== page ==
Canadians are divided over a $6.6 billion natural gas pipeline that has spurred blockages and protests across the country, according to a new Angus Reid poll released on Thursday.
The study found that respondents were divided along political, regional and economic lines as they choose sides over the protests, the project, and how the company might proceed from here.
Two-in-five Canadians (39 per cent) say they support the Wet’suwet’en solidarity protesters.
Meanwhile, a slight majority, 51 per cent, say that they support the Coastal Gaslink project itself.
The survey also found that most Canadians, or 63 per cent, support further discussions between TC Energy, the company that owns the pipeline, and the Wet’suwet’en hereditary chiefs.
Supporters of the protests are most likely to come from B.C. and Quebec.
Opponents of the protests are more likely to come from Alberta and the Prairies (Saskatchewan and Manitoba are grouped together).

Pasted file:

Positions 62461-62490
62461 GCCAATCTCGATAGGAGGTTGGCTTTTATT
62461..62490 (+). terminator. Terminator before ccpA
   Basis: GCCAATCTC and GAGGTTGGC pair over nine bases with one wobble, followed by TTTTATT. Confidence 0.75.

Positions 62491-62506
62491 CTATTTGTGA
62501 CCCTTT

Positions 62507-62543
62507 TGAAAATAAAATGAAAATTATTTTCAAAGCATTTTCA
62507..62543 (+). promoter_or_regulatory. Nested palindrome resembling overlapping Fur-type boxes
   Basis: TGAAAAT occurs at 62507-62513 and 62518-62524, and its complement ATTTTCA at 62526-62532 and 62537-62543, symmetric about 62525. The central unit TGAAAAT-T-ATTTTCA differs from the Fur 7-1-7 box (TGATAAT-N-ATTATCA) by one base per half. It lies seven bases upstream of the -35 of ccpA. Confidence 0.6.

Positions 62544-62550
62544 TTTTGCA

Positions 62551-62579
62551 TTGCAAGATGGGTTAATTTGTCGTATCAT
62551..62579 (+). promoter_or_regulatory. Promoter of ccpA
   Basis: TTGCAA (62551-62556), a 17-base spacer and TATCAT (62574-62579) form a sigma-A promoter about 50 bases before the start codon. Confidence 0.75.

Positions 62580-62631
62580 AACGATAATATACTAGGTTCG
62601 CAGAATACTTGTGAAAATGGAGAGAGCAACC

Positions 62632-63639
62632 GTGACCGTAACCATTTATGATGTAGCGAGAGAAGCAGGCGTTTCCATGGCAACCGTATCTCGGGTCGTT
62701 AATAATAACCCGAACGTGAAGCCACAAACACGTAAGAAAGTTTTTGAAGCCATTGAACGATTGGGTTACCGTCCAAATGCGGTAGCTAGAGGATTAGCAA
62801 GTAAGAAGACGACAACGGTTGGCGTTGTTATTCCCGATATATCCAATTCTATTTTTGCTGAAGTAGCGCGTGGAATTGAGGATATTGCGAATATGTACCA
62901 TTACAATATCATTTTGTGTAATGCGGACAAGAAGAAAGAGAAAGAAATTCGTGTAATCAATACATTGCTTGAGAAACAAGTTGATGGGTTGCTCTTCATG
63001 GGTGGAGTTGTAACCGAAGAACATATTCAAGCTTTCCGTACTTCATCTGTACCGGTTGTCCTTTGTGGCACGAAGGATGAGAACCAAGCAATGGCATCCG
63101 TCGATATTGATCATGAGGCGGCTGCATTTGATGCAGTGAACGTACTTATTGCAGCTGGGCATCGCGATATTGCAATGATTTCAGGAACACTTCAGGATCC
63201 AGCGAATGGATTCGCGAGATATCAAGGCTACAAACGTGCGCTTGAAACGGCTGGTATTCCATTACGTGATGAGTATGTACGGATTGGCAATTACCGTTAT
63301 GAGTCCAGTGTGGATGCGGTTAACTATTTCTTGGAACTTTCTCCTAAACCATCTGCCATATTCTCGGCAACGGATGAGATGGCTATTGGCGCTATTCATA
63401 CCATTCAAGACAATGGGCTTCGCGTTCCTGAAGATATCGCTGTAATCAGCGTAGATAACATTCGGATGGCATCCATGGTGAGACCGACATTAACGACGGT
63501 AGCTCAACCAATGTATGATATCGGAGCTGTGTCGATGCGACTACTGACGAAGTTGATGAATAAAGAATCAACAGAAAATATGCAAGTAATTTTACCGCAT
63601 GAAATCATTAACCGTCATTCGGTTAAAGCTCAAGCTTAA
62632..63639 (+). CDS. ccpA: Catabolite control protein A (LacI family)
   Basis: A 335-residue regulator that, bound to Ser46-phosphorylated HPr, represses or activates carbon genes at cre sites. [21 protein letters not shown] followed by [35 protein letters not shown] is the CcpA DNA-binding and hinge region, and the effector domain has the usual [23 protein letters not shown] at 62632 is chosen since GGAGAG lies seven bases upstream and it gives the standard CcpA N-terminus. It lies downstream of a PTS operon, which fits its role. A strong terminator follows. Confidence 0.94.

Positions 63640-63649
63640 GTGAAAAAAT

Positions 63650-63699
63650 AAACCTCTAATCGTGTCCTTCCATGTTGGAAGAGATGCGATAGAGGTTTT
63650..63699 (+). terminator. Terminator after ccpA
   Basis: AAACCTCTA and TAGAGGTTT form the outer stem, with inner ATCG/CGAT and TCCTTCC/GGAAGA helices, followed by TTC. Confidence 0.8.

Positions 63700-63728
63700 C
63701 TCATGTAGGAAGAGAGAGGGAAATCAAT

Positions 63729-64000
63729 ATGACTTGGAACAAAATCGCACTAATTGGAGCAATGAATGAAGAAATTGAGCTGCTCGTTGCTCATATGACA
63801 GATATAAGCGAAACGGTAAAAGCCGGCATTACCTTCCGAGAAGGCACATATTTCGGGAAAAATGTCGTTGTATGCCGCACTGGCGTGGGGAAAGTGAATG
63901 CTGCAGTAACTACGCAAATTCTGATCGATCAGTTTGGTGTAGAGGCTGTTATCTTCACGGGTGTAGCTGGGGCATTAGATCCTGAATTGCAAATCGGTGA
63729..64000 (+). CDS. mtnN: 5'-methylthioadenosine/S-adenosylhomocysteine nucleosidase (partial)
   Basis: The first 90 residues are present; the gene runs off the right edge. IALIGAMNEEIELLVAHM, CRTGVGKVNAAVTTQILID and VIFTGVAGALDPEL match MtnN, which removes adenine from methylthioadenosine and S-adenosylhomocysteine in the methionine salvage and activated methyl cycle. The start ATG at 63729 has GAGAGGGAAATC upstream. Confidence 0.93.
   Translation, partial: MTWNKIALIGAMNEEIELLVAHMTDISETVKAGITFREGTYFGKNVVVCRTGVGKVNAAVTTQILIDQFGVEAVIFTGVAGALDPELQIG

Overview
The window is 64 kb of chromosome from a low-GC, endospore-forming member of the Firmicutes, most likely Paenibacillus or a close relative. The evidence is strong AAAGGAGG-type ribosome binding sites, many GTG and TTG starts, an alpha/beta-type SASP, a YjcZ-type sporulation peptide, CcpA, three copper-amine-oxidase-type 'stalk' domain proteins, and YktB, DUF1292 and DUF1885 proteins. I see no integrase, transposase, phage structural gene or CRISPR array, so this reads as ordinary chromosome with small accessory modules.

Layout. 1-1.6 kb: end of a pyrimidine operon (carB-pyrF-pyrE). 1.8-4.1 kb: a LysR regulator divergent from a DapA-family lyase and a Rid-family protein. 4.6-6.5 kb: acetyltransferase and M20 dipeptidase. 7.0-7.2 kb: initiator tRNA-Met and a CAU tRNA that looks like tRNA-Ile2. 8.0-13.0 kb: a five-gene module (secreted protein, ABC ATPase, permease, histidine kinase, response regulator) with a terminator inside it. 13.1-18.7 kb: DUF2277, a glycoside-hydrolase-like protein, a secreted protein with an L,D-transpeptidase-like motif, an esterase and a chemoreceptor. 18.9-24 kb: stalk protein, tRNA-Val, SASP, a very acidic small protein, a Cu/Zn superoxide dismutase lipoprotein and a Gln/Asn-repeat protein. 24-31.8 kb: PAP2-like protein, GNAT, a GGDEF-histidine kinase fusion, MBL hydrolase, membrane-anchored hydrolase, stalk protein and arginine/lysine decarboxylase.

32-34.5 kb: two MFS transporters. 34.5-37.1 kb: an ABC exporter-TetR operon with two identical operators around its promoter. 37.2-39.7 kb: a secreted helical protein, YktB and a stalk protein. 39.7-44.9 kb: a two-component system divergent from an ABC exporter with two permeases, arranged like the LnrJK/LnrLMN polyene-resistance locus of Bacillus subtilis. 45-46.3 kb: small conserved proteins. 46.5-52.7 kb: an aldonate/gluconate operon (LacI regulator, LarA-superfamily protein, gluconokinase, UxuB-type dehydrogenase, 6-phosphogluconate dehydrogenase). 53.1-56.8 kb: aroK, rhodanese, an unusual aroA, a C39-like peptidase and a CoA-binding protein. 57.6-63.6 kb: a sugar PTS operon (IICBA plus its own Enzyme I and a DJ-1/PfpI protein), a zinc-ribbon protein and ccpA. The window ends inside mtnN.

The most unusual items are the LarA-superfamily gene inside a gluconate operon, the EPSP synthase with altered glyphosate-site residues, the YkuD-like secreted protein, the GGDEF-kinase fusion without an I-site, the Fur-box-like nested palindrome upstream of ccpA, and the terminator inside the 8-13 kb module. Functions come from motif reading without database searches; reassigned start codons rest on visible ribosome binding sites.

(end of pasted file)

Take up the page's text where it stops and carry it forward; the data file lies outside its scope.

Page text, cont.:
More than half of respondents (57 per cent) said the pipeline may take longer to build because of the protests, but it will likely still be completed. Meanwhile, 34 per cent said they have full confidence it will be completed, delays or no delays.
Canadians are relatively confident that the Coastal Gaslink pipeline will be completed. Just over half (57 per cent) say that it will take longer because of the protests, but will probably still be completed, while 34 per cent have full confidence that it will go ahead regardless.
Awareness of the protests and the pipeline construction are high in British Columbia and Alberta, but drop to fewer than half of residents elsewhere in the country have been paying close attention.